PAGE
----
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Adios to California? Here’s What You Need to Know

By Torakichi Jesús Oba, EA, CPA

I apologize in advance to my CPA colleagues in Texas for the sudden influx of new clients who have entire conversations consisting of the word ”dude,” as leaving California for Texas has become quite popular of late. However, I urge a certain measure of caution with these monosyllabic types because breaking California tax residency brings to mind the famous line from Hotel California, ”You can check out anytime you’d like, but you can never leave.”

California tax residency entails worldwide taxation of one’s income to its state treasury. For purposes of California income tax, a tax resident is someone who is present in California for other than a temporary or transitory purpose, or someone who is domiciled in California but outside of the state for a temporary or transitory purpose. To successfully cease to be a tax resident, one must successfully establish a domicile outside of California and have their closest ties shift to their new jurisdiction of residence. These close ties are the specifics of day-to-day life that include, but are not limited to, where one’s spouse/children are located, location of principal residence, state where taxpayers are registered to vote and other criteria that give substance to the daily life led by any taxpayer. The State of California Franchise Tax Board (FTB) Publication 1031 gives a great overview to the subject and provides specific examples that are of use when determining tax residency.

However, just because someone successfully breaks tax residency does not mean they are done paying California tax, as nonresidents are taxed on income from California sources. California nonresidents are generally subject to withholding on sales of California real estate, income allocations or distributions from CA S-Corporations and CA partnerships. These withholding requirements are addressed in FTB Publications 1016, Real Estate Withholding Guidelines and 1017, Resident and Nonresident Withholding Guidelines.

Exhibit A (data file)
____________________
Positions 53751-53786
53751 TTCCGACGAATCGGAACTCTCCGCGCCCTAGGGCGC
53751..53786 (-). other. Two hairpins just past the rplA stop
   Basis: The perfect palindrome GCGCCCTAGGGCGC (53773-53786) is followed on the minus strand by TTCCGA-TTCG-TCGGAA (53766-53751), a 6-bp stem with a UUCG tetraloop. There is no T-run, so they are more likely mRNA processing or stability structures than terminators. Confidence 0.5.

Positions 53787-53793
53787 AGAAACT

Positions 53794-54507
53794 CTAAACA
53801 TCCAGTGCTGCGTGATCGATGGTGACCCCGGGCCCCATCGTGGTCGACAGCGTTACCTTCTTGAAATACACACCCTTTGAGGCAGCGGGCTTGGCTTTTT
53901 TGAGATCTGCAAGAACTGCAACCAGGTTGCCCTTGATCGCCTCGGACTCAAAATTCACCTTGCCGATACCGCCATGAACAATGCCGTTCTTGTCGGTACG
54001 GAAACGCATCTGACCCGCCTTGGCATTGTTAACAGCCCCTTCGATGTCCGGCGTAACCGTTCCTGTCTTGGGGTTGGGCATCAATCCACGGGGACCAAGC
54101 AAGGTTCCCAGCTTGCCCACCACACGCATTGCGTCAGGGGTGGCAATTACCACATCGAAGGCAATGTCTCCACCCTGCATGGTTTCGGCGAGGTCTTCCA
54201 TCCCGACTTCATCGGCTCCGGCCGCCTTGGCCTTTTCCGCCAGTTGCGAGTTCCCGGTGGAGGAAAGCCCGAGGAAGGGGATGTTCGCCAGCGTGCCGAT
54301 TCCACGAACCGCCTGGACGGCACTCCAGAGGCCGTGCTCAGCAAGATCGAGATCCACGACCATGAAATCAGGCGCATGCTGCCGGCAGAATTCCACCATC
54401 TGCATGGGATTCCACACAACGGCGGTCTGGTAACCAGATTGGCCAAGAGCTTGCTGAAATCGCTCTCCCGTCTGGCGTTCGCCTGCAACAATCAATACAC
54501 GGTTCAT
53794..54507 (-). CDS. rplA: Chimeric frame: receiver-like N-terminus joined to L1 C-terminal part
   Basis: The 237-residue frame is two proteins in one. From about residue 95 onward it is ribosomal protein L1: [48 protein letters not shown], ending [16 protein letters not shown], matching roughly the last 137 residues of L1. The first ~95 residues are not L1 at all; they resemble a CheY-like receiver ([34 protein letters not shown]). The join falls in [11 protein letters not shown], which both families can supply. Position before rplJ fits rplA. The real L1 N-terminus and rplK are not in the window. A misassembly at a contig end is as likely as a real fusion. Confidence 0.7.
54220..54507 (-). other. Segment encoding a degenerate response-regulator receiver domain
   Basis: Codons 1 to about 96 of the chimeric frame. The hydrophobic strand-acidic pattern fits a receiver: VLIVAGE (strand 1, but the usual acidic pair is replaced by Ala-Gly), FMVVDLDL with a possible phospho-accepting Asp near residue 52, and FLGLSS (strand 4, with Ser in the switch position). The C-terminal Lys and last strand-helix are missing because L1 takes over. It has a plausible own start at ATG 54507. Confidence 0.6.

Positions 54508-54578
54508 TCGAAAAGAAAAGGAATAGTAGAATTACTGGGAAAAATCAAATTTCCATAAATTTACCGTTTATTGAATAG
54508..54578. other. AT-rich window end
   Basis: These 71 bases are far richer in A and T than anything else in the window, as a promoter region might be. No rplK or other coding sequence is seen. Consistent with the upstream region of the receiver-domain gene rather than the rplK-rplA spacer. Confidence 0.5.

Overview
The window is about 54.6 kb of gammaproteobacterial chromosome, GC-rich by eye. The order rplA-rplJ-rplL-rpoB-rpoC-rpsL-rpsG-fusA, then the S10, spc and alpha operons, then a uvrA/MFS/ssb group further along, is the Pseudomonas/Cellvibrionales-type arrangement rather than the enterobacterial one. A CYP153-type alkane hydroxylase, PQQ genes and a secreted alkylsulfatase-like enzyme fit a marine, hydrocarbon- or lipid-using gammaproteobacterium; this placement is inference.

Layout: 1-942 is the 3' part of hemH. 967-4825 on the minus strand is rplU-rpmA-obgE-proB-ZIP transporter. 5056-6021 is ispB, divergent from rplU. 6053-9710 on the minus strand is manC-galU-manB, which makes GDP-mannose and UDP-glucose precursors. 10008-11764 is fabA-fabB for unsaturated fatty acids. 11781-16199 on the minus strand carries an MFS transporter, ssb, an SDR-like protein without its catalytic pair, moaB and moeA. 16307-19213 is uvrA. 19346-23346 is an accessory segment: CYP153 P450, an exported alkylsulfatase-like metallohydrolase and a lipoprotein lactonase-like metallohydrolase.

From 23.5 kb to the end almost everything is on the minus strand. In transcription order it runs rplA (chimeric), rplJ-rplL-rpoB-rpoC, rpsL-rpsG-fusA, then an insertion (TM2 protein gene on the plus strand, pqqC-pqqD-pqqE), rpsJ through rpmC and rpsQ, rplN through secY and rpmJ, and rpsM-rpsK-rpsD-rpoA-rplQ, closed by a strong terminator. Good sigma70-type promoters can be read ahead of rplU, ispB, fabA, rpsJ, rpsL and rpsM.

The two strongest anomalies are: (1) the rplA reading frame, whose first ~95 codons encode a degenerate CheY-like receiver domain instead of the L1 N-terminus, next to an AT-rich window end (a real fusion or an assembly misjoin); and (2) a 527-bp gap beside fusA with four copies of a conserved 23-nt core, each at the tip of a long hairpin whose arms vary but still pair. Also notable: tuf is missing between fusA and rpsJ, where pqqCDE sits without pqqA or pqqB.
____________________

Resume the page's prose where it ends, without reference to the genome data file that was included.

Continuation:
I would boil all this down to the following key concepts and reinforce it with the specifics in the FTB publications:

  1. Breaking CA residency – Make sure that a taxpayer really does live and go about their day-to-day life in Texas and does not go back to California with any regularity.
  1. California sourced income = California tax due with the potential of backup withholding.

2020 Publication 1031 Guidelines for Determining Resident Status

Withholding on nonresidents |

FTB Publication 1016 |

T. Jesús Oba, EA, CPA, is an accountant based in San Diego, CA, who specializes in international taxation matters. He has written for Tax Notes International and CalCPAs and works collaboratively with TXCPA’s Federal Tax Policy Committee. When not in his office, Jesús is looking for delicious burritos.


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